Police Sunday found a booby-trapped motor scooter that could provide leads to a series of synchronized bombings that killed 300 people in Bombay.
The scooter's luggage compartments were stuffed with plastic explosives wired to the ignition, Police Commissioner Amarjit Singh Samra said.
No one has claimed responsibility for Friday's blasts, but police say they have been questioning many people. The wave of 13 bombs injured 1,100 and damaged or destroyed skyscrapers, apartment buildings and hotels.
A doctor called police Sunday to investigate the scooter, which he said had been parked outside his office since Friday, Samra said.
The area, a few hundred yards from a train station in central Bombay, was sealed and nearby buildings were evacuated until the bombs were defused.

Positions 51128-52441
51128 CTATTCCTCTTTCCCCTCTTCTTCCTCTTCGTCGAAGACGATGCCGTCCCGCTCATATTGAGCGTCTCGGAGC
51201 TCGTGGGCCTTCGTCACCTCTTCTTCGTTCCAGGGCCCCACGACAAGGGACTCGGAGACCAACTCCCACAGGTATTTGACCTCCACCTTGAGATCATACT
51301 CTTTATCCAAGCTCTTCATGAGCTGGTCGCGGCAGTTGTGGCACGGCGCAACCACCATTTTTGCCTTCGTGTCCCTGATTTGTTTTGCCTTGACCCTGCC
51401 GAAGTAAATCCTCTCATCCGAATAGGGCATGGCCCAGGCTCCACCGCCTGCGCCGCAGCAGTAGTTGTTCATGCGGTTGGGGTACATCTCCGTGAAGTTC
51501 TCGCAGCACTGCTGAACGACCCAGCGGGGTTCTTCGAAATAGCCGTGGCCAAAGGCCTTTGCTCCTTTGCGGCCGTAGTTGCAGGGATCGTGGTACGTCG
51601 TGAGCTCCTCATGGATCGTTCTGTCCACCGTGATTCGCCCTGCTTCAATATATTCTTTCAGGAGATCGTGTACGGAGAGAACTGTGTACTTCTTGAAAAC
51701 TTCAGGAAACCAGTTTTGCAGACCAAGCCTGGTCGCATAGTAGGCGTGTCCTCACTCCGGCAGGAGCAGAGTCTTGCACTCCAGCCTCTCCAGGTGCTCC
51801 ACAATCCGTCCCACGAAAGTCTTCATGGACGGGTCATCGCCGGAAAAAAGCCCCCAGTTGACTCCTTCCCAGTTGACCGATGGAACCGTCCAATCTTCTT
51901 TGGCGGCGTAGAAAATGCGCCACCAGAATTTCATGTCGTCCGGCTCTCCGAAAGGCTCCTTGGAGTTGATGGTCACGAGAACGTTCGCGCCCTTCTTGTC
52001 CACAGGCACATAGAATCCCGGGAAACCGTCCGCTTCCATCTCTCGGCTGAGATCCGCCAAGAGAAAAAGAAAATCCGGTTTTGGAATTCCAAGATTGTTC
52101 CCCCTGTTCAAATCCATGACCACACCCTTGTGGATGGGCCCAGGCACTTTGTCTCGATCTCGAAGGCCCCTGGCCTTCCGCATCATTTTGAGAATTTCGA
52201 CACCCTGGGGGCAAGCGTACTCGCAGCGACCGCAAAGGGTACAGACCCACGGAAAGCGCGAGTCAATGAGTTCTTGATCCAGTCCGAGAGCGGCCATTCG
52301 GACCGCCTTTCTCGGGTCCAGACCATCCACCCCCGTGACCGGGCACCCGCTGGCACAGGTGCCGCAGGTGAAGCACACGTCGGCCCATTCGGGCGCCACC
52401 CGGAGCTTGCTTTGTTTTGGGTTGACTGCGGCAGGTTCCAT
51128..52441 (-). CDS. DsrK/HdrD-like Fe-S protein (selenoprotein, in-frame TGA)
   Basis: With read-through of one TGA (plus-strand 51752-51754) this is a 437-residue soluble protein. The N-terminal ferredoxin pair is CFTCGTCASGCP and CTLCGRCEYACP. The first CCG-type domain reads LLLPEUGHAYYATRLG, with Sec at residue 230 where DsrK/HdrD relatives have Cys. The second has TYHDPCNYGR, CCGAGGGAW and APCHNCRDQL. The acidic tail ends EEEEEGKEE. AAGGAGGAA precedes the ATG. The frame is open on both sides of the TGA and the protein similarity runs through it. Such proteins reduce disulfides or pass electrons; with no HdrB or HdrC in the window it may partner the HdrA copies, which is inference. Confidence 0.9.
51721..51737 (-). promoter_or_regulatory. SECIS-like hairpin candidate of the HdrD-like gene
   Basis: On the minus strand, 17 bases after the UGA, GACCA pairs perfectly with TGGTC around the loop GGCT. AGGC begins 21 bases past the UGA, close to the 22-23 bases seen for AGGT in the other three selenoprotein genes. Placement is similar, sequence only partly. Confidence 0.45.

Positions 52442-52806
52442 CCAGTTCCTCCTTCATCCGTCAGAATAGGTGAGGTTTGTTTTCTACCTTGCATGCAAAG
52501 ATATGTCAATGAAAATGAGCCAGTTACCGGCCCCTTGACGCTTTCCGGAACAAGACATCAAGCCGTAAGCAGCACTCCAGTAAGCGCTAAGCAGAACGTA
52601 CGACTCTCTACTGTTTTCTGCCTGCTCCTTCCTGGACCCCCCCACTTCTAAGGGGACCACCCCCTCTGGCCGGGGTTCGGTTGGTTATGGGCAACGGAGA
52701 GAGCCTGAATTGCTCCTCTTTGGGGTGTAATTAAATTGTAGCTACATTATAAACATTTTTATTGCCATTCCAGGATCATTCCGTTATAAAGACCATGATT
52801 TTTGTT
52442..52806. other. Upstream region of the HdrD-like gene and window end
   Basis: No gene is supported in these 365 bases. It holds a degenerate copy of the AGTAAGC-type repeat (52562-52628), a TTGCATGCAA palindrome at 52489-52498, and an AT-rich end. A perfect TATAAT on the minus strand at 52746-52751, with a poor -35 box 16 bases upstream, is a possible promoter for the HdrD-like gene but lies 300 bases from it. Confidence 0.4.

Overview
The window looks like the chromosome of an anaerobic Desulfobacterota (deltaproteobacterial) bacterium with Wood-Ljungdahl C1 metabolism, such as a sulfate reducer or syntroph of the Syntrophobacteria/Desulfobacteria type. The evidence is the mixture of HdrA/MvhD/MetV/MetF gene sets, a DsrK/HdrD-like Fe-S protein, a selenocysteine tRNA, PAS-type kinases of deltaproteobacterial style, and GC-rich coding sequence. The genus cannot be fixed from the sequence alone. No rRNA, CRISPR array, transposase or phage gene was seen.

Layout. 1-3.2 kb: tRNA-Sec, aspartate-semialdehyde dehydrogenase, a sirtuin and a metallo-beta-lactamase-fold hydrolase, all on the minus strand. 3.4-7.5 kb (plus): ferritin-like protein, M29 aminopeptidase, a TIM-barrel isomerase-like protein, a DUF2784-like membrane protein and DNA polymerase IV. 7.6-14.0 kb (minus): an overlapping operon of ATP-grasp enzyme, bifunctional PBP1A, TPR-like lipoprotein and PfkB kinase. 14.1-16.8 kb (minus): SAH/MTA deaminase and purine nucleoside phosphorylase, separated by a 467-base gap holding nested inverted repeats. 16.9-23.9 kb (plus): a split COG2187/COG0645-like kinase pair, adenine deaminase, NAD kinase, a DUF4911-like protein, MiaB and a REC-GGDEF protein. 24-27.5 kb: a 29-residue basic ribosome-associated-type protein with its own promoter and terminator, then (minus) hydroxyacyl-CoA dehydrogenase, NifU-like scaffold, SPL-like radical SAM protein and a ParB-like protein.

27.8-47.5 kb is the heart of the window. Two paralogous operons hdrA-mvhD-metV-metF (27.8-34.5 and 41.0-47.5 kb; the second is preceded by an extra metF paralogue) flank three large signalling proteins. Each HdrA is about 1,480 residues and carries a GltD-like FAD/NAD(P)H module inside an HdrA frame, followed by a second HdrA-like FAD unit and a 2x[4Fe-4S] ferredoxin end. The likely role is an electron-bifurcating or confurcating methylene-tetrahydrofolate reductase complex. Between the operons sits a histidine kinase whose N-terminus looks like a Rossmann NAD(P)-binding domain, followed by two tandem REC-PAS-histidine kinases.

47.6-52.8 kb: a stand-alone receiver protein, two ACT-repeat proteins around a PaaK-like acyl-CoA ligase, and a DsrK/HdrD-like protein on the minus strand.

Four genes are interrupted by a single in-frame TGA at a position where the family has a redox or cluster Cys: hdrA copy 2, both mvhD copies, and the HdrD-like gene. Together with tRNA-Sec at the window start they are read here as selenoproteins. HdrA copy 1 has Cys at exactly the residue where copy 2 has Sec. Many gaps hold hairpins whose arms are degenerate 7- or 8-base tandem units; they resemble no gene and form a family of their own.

About 15 pounds of explosives were packed into the scooter, and Samra said that having the material would be "a very good aid" in the investigation.
Bombay, home to 12 million residents, was showing signs of resuming normal life on Sunday. On side streets a few blocks from the badly hit stock exchange building, children played cricket and soccer, and beaches and parks were full on the breezy spring day.
There has been no violence in Bombay since Friday's car bombings. But many people were worried that Hindu-Muslim bloodshed that tore apart the city in January could resume.
The head of the Maharashtra state government, Sharad Pawar, said the stock exchange would reopen today or Tuesday in an annex of the bombed-out building, a sign that India was anxious to get back to business and send a signal to potential foreign investors.